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Low voltage (12V) AC/DC incandescent dimmer

Low voltage (12V) AC/DC incandescent dimmer

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Dimming circuit for halogen lamp secondary side dimmer.
Chop the input voltage by the antiseries (to operate at AC polarities) MOSes to reduce the rms voltage, so the lamp brightness. Work for both AC and DC (for DC the positive pole should be on "INP").
Uses well known 555 circuit, where the duty ratio is controlled by altering the voltage on the internal resistor divider (pin 5). The 555 drive directly gate of two FETs in antiseries conection: One interrupt one polarity, second the other one.
Supply for the 555 is derived from the transformer by rectifying it via one diode (there is low current consumption, so it suffice). If the pot has an end-position switch, it can be connected in series with the diode to switch the power fully OFF. In this case i would recommend to add bleeder resistor ~10kOhm between "OUT" and "GND" pins of the IC to ensure no remaining voltage on the FET gates (so they would stay OFF and do not dissipate).

Ballast12V.GIF SelfOscClamped.GIF HalogenDim.GIF TrafficLightPCB.GIF

Light Information

Light Information

Lamp
Lamp Type:Incandescent
Electrical
Wattage:Any, what used FET's can handle
Voltage:12V AC or DC
Current:Any, what used FET's can handle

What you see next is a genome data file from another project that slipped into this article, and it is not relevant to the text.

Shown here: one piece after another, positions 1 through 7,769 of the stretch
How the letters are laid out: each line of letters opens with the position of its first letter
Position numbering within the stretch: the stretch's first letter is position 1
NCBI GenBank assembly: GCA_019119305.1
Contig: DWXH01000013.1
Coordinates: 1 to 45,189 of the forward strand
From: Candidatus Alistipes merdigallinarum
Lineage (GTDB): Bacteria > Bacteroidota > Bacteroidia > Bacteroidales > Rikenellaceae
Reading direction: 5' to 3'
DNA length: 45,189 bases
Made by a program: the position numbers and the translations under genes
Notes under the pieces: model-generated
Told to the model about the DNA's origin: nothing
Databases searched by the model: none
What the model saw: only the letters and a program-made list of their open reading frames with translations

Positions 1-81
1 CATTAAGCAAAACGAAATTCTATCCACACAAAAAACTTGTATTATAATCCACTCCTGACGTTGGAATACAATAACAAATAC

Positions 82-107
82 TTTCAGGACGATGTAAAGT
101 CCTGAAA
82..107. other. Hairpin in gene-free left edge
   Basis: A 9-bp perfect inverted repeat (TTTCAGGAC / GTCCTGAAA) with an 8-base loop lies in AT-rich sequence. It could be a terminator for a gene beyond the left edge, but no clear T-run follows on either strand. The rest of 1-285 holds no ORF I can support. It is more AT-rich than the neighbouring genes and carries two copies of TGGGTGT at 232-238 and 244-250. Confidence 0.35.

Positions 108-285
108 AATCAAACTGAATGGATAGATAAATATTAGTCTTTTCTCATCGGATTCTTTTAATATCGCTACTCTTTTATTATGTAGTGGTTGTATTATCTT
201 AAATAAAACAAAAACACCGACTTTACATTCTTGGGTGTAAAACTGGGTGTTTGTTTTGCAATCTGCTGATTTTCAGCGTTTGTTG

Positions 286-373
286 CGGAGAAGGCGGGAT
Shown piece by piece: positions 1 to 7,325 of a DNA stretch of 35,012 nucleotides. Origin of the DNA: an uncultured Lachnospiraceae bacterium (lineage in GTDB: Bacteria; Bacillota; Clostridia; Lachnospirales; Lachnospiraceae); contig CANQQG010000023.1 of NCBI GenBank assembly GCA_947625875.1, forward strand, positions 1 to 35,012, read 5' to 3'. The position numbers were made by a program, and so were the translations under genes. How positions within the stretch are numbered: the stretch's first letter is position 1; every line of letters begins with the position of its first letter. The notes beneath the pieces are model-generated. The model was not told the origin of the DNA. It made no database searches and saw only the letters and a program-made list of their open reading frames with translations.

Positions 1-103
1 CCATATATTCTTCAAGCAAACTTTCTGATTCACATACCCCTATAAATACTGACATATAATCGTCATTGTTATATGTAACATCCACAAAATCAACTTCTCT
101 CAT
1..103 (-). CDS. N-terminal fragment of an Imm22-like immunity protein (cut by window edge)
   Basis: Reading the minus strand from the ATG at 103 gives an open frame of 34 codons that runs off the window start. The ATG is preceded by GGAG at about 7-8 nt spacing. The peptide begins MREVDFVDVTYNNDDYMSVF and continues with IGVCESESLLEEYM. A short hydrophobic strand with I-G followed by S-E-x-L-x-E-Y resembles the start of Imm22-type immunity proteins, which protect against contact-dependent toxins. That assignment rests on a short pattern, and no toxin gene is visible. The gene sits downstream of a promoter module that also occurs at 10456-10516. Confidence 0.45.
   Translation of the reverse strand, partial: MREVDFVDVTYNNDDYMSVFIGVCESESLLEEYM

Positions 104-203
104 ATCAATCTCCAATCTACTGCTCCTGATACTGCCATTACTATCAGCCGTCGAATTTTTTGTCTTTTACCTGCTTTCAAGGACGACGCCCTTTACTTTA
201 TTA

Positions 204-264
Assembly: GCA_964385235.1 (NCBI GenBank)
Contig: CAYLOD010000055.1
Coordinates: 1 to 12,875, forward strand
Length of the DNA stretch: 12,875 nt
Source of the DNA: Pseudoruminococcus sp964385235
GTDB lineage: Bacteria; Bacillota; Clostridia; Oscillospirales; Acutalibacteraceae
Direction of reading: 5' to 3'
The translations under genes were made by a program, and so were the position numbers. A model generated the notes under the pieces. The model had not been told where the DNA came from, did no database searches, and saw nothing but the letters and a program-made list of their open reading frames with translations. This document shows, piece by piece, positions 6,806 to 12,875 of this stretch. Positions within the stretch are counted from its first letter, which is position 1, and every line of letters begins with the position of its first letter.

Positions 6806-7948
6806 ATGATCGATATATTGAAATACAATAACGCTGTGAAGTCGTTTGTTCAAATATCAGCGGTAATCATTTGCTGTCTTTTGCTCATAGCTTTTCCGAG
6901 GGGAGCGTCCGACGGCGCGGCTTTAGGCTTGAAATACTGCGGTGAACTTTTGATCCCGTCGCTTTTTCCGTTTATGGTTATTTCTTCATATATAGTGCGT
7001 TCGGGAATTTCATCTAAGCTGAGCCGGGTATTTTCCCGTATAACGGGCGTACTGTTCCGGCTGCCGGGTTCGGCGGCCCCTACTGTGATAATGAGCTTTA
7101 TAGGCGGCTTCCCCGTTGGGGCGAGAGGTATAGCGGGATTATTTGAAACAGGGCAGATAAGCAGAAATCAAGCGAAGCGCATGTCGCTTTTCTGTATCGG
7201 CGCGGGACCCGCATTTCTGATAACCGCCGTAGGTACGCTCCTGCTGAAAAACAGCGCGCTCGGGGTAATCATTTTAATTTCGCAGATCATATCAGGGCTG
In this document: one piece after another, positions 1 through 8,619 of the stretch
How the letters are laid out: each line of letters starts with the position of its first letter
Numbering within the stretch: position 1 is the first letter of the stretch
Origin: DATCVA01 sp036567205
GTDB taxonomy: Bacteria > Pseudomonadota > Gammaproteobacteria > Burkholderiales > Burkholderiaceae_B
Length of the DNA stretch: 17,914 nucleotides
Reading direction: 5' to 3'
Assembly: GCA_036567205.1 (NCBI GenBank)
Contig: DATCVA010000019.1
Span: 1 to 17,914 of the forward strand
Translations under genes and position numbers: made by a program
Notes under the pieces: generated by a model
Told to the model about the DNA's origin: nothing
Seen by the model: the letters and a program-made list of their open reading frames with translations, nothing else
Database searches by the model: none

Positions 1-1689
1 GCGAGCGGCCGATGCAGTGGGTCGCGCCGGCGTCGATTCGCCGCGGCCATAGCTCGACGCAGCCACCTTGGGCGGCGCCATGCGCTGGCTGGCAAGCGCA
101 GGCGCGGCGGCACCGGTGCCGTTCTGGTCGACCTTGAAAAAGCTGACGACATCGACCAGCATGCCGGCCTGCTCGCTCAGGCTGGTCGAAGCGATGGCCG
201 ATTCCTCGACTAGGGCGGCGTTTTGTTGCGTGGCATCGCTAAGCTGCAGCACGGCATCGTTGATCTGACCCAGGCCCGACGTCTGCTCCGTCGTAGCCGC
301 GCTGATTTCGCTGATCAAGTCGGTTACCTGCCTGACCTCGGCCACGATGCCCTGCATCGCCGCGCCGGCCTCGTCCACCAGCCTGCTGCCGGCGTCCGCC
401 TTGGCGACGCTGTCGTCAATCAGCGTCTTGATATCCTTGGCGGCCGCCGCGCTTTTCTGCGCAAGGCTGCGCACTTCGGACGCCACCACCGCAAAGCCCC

Physical/Production
Factory Location:Your home...

File information

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Filename:HalogenDim.GIF
Album name:Medved / Homebrew lighting
Keywords:Gear
File Size:16 KB
Date added:Dec 22, 2010
Dimensions:1003 x 514 pixels
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Dec 23, 2010 at 12:14 AM Author:
Nice!...The one I built has one MOSFET and a voltage regulator for the pin 8 and 4 of the 555.
SeanB~1
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Apr 18, 2011 at 01:10 PM Author: SeanB~1
My version is slightly different, I used a variac on the secondary of the 12V transformer, one that I could otherwise not use, as it was rated for 115VAC 400Hz operation, rated for 50W input power, max current 5A on the slider. Worked very well.
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Apr 18, 2011 at 01:33 PM Author: Medved
I just spotted a bug on this picture: The C3/R3 should not go to pin 7, but to 2+6.
I do apologize for it to anybody not successful to build it, it was quick-drawn as an indication, how to eliminate the diode bridge and large capacitor (both dissipate quite lot of power) in the classical approach (rectifier + filter to make the DC and then followed by the PWM regulator)

No more selfballasted c***

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Apr 19, 2011 at 10:11 AM Author: SeanB~1
Not too much of a problem ,I like your use of the body diodes of The MOSFET's to provide rectification and isolation when in the off state. The first time I saw that in a PSU I was a little puzzled why the MOSFET's were reversed, then on further thought saw that the body diode was only there for startup, being bypassed by the much lower resistance of the on state when required.
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Apr 19, 2011 at 01:22 PM Author: Medved
The body diode is bypassed even here: Both FET's are controlled together, so when the current flow, both are ON. That is the reason for way lower losses then with the diode bridge (it has voltage drop of two diodes, so >1.5V)...

And i guess you mean UPS (forcing zero voltage phase between active pulses on the modified sinewave)?

No more selfballasted c***

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